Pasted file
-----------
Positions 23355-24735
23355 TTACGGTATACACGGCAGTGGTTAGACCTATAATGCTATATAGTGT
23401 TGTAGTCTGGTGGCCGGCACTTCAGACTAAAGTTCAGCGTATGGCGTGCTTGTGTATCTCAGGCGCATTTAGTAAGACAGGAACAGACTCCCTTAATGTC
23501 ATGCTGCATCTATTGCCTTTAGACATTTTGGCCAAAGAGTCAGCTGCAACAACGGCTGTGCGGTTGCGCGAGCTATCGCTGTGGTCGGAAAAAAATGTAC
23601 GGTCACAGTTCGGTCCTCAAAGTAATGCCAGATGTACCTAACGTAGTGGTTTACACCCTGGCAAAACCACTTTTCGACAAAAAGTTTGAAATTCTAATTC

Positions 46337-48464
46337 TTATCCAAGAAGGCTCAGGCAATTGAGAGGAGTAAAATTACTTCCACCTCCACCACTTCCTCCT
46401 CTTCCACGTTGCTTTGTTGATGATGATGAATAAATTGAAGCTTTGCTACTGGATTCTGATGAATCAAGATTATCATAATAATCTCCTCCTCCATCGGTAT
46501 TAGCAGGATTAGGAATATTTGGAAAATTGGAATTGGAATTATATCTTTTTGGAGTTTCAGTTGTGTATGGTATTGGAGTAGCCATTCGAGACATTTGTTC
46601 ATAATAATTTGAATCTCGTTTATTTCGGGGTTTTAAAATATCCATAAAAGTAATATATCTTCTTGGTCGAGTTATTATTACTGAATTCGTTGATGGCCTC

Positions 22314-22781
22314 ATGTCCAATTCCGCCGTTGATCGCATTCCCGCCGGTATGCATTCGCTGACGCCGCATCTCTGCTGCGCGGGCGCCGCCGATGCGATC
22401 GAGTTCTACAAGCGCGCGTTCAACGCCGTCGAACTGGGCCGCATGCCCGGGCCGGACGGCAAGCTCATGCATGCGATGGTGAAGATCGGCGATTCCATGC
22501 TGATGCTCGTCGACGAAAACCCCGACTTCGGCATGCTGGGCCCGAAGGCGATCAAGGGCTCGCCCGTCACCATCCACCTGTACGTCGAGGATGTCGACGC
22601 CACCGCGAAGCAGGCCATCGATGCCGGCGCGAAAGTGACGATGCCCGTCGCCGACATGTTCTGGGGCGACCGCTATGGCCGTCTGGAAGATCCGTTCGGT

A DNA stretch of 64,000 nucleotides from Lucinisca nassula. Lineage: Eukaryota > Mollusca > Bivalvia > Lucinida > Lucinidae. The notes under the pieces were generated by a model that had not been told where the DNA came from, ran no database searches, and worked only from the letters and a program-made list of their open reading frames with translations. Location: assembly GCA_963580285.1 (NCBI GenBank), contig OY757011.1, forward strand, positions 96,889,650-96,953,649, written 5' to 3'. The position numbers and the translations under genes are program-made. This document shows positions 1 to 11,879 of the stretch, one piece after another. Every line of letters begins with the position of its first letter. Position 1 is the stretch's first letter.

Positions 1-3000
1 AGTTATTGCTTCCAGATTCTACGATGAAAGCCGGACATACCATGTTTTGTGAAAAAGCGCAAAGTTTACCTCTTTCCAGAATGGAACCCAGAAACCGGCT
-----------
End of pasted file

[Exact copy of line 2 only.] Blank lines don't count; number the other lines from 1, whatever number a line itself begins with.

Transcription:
23355 TTACGGTATACACGGCAGTGGTTAGACCTATAATGCTATATAGTGT